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On my children's education...

This blog post is not genealogy related.  I'm sorry to disappoint my genealogy readers, but this is just one of those days when something else is on my mind, invading my thoughts, and overwhelming me that I simply need to get it out of my system.  Lucky for you, that involves jotting my thoughts via this blog.

Let me say first of all, I love the small town that I live in.  And actually, I don't necessarily even really believe it's a small town.  I grew up in a REALLY small town...an INSANELY small town.  But where I live now has a small town feel to it.  I can walk comfortably from my house to the library, or up to the corner ice cream stand...and probably pass more than a handful of people that I know personally to have a quick hello and conversation with.  Our kids probably go to school together at the local elementary.  This is why I live where I do.  I love this town, and I love my kids' school.

The elementary school where 2 of my kids go reminds me so much of the school that I grew up in, and in the past 8 years since we moved here and sent our oldest off to the school for pre-K, I've gotten to know pretty much most of the staff that is over there.  My oldest is now at the middle school, but my youngest is only finishing up kindergarten...I still have 5 more years to continue growing with our little school!

I've heard it described as "the gem of the community".  I believe that to be an accurate description.  When asked where I live, and I respond that I'm in Hamburg, near Charlotte Avenue, the immediate response is, "Oh!  Great little school!"  or "You're so lucky to be able to send your kids there!" It's not a wealthy school.  It's not a state of the art brand new school.  It's your typical neighborhood, family-friendly school building whose kids and parents take great pride in being a part of.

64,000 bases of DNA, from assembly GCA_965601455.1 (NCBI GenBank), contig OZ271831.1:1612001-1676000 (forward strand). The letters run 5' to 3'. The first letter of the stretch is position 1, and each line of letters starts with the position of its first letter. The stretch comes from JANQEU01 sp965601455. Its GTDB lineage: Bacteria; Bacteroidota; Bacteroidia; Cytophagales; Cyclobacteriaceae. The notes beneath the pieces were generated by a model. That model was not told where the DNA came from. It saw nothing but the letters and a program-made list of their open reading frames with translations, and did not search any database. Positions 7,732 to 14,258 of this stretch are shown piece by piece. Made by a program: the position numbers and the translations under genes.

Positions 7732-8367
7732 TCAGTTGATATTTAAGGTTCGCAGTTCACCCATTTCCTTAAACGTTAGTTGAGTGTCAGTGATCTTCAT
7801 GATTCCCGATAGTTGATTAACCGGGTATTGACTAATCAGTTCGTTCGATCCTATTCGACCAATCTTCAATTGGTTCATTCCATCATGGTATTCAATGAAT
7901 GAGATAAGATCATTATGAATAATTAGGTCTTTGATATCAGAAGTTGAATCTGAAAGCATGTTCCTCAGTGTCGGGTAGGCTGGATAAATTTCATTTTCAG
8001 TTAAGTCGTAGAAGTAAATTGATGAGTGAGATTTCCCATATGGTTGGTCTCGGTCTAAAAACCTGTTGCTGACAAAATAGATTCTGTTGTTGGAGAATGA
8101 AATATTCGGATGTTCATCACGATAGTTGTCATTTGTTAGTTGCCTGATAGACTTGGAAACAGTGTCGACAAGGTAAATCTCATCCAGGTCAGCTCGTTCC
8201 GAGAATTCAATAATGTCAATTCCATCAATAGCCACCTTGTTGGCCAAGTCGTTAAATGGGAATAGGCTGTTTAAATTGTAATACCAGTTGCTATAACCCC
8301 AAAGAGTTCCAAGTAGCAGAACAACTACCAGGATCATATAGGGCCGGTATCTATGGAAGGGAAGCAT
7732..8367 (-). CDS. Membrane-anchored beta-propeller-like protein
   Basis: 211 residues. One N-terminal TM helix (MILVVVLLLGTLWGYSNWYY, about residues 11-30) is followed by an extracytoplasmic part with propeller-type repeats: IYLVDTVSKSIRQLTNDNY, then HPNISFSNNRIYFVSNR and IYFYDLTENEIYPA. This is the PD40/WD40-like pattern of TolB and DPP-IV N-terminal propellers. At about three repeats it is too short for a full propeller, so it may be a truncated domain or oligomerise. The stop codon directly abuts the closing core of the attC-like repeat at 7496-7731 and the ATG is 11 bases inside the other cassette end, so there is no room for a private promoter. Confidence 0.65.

All this to say, this amazing elementary school is also part of a larger system.  A system that consists of 3 other surrounding elementary schools, a middle school, and a high school that form our school district.  A school district in a town I love, but a school district that is slowly killing themselves at the risk of our children's education.

The other night I went to my first school board meeting.  I've wanted to go before now, but (lame excuse time) either I wasn't really that interested at the time, or once I did become interested there were schedule conflicts that prevented me from attending.  But this meeting I had marked on my calendar, I made certain that there were no conflicting plans with the family, and I was determined to be there.

I sit here still in dismay and disbelief at what I witnessed.

This was the last meeting before there begins an ever so slight "shift" with a new school board member coming on next month.  Perhaps also a new school board president.  This was also the first meeting since our community passed our school board's proposed budget.  A budget that cuts staff, which effects programs, which effects our kids.  I knew all of this going in.  So why was I still surprised?

I choose to send my children to public school because deep down I really do believe in public education.  I will always believe in it.  A private education is not an option for my family, and neither is home-schooling.  I pay school taxes either way, and I am a parent who believes that the money I pay should directly affect my child's education in a positive manner.

As a parent and as a member of this community, I have chosen to become informed and become involved in my child's education.  I can no longer sit by and assume that the individuals this community has elected to serve on the school board will make the best decisions for my children's education.  This school board needs to be held accountable and I, for one, intend to be someone they will have to answer to for their choices.

C.

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